Gannett  and  Newsquest.  By  2011  external  company  authority  was
 
conceived  as  advisory
,  
even  by  the  managing  director
 
in  Darlington
,  but  was  perceived
 
as  instructional  in  2006.  
Thus  external  authority  (Group  A)  was  sidelined,  Groups  B  and  C  moved  to  greater  
importance,  and  group  D  gained  significant  role  and  power.    Th
e  biggest  rupture  seemed  
to  be  between  group  A  and  the  others.  The  editor,  desk  editors,  and  reporters  (B,  C,  D)  
became  
somewhat  
more  harmonized,  in  a  tren
d  that  perhaps  reflects  Steensen
’s  (2009)  
observation  on  the  democratization  of  the  newsroom  during  t
echnological  innova
tion.  
T
he  adoption  processes  at  t
he  Echo  can  be  seen  as  correlating  with  a  reduced  formalism
 
over  the  five  years,  echoing  
Zaltman  et  al  (1972  cited  in  Slappendel,  1996)
 
and  Steense
n’s  
findings  in  Norway.
 
 
Nearly  all  the  technologies  and  
decis
ions  were  linked  to  a  financial
 
discourse  by  2011,  
even  social  media.  They  were  harnessed  into  utilitarian  and  performative  ideals,  such  as  
being  seen  as  promotion  tools  to  drive  print  sales.  This  tendency  was  much  more  marked  
Siren  songs  or  path  to  salvation?  Interpreting  the  visions  of  web  technology  at  
a  UK  regional  newspaper  in  crisis,  2006
-­‐
11  
 
 
28
 
in  2011.  Idealism  was  al
most  entirely  missing  from  analysis  in  2011  whereas  in  2006,  
while  not  strong,  the  mood  was  tinged  with  open  curiosity  for  digital  potentials.  Only  the  
social  media  retained  this  thread  of  feeling  in  2011.
 
 
Thus,  echoing  
Kunelius  and  Ruusunoksa’s  (200
9)  study  of  managers,  the  
rationales  of  
economics  by  2011  had  not  only  been  naturalized  into  digital  journalism  but  arguably  the  
internet  had  accelerated  the  process.  This  naturalization  occurred    at  all  tiers  of  seniority  
but  was  most  pronounced  at  editor
 
and  newsdesk  levels.  Technology  was  generally  
subsumed  into  the  more  urgent  narrative  of  decline  and  survival,  an  adjunct  to  a  meta
-­‐
story  of  fear  whose  endpoint  was  extinction.  In  functionalist  terms,  the  digital  technology  
was  mostly  being  mediated  depen
dent  on  its  perceived  influence  on  organisational  
survival,  echoing  Ursell  (2001).
 
Th
e  rejection  of  Youtube  is  an
 
example.
 
 
 
However  this  
picture  that  fits  a  market  functionalist  e
xplanation  of  journalism  does  small
 
justice  to  the  complexity  of  narratives.
 
‘The  market’
 
was  conceived  with  the  utmost
 
confusion.  There  were  
apparent  
conflicting  logics  between  hit  rat
es  online  and  print  
circulation.  The
 
journalists  were
 
therefore
,  in  2011,  openly  prepared
 
to  trade  hits
 
and  
accept  a  lower  growth  in  the  website  to
 
preserve  print  
sales.  Print
 
would  be  defe
nded  at  
the  expense  of  the  online
.    
In  tension  with  these  actions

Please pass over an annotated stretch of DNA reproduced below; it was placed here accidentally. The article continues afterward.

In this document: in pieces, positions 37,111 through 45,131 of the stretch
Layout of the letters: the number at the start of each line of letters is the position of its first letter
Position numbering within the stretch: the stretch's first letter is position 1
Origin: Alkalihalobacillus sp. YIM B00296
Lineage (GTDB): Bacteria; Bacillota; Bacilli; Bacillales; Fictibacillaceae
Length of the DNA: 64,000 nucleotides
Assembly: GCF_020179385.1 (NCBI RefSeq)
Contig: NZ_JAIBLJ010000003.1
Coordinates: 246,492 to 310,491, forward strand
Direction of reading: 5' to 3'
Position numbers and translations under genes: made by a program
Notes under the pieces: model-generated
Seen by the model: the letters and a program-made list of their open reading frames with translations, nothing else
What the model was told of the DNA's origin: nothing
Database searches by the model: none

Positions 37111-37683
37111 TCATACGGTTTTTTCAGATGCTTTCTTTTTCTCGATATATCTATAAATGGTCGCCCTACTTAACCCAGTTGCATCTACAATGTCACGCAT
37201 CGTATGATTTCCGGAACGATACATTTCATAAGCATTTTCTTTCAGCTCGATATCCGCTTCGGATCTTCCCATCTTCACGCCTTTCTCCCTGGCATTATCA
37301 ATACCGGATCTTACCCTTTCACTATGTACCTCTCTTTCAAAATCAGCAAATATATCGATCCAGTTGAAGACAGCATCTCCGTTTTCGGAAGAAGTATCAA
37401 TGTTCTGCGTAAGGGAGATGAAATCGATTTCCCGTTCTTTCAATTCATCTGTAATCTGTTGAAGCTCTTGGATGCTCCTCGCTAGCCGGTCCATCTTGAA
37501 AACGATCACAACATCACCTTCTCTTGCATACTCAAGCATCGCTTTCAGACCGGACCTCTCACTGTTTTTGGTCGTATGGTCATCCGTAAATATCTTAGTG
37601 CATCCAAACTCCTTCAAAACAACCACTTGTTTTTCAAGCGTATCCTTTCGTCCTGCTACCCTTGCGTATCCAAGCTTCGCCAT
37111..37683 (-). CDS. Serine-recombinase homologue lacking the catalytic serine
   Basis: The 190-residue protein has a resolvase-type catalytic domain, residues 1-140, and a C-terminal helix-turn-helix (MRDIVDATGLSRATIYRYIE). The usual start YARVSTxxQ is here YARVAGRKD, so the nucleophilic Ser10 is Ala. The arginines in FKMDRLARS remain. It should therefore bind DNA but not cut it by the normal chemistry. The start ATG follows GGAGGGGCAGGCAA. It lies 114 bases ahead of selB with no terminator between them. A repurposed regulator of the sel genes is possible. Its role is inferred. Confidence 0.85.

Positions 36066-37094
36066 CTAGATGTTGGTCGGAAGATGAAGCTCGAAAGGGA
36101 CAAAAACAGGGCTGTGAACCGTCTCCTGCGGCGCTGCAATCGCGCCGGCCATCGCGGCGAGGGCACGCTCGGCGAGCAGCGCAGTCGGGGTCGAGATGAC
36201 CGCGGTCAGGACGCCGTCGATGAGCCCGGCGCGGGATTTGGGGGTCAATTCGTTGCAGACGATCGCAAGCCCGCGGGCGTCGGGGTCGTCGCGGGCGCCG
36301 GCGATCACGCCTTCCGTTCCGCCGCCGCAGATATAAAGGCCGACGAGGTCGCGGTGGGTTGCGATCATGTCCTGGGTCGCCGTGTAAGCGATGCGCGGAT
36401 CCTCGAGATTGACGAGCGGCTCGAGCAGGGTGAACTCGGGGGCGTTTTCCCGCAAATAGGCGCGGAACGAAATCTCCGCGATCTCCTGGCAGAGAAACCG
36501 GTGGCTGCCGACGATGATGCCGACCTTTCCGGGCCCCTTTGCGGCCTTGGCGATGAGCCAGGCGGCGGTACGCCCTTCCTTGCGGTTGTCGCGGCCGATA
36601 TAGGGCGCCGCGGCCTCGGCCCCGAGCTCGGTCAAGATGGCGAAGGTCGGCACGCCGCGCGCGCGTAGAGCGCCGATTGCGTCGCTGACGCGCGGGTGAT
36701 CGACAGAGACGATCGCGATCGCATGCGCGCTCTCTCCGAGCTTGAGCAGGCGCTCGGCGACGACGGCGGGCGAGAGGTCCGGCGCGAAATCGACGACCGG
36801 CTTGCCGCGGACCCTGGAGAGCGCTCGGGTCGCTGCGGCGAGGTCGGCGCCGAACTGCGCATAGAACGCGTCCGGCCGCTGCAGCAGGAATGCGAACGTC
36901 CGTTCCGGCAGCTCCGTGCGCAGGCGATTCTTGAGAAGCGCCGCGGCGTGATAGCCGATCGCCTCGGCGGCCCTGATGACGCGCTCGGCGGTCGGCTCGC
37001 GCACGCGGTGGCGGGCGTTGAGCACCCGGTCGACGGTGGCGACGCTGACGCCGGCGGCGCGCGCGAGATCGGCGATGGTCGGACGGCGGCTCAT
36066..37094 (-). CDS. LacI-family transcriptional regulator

and  completely  unresolved  
-­‐
   
was  the  
contrasting  
view  
that  the  long
-­‐
term  future  of  the  brand  
was  digital  only
.
 
 
 
Newspaper  circulations  will  
continue  to  fall  and  digital  audiences  will  
continue  to  grow  and  at  some  point  one  will  take  over  from  the  other  and  
we  have  to  be  there  when  that  happens  [Editor,  Group  B]
 
 
The  metaphors  of  this  tension  between  long
-­‐
 
and  short
-­‐
term  survival,  and  between  p
rint  
and  digital  prese
ntation  of  content,    were  given
 
as  ‘a  balancing  act’  or  a  ‘plate
-­‐
spinning  
exercise’.  The  deputy  editor  likened  the  internet  to  an  ‘oil  slick’,  
capturing  its  
Siren  songs  or  path  to  salvation?  Interpreting  the  visions  of  web  technology  at  
a  UK  regional  newspaper  in  crisis,  2006
-­‐
11  
 
 
29
 
unpredictability.  These  images  attest
 
to  the  opacity  of  market  logic  in  the  d
ay
-­‐
by
-­‐
day  lived  
routines  of  one  newsroom  in  the  first  de
cade  of  the  century
.  The
 
market
 
functionalist  
analy
sis
 
is  confounded  by  the  fact  that  technological  opportunity  presents  itself  as  
contradictions.  No  single  action  has  a  single  beneficial  outcome  with
out  two  or  three  
perceived  parallel  and  malign  outcomes.
 
The  virtuous  circle  of  hit  rates  to  revenue,  though  
weak,  is  benign,  but  it  is  gained  by  a  perceived  malign  effect  on  print  sales.  Any  good  effect  
had  to  be  weighed  against  its  cost  in  time  and  resou
rces.
 
 
 
The
 
problems  deciding  correct  action
 
extended  widely  

 
to  the  uses  and  forms  of  multimedia,  
to  the  uses  of  interactivity  and  especially  by  2011  to  the  purposes  of  social  media.  This  
sentiment  of  doubt  coalesced
 
around  a  vague  positive
 
notion  of  inv
estment  
in  the  future  

 
heavily  curtailed  by  the  intensifying  crisis  of  resources  

 
and  at  worst,  as  fear.
 
Michelstein  and  
Boczkowski  
(2009)  say  that  reactive,  defensive  and  pragmatic  traits  mark  innovation  in  
newspapers,  a  view  corroborated  here.
 
 
In  term
s  of  user
-­‐
supplied  cont
ent  and  interactivity,  the  evidence
 
suggests  this  regional  
newspape
r  was  choosing  different  options  of  convergence
 
to  those  of  national  and  
metropolitan  papers  in  Britain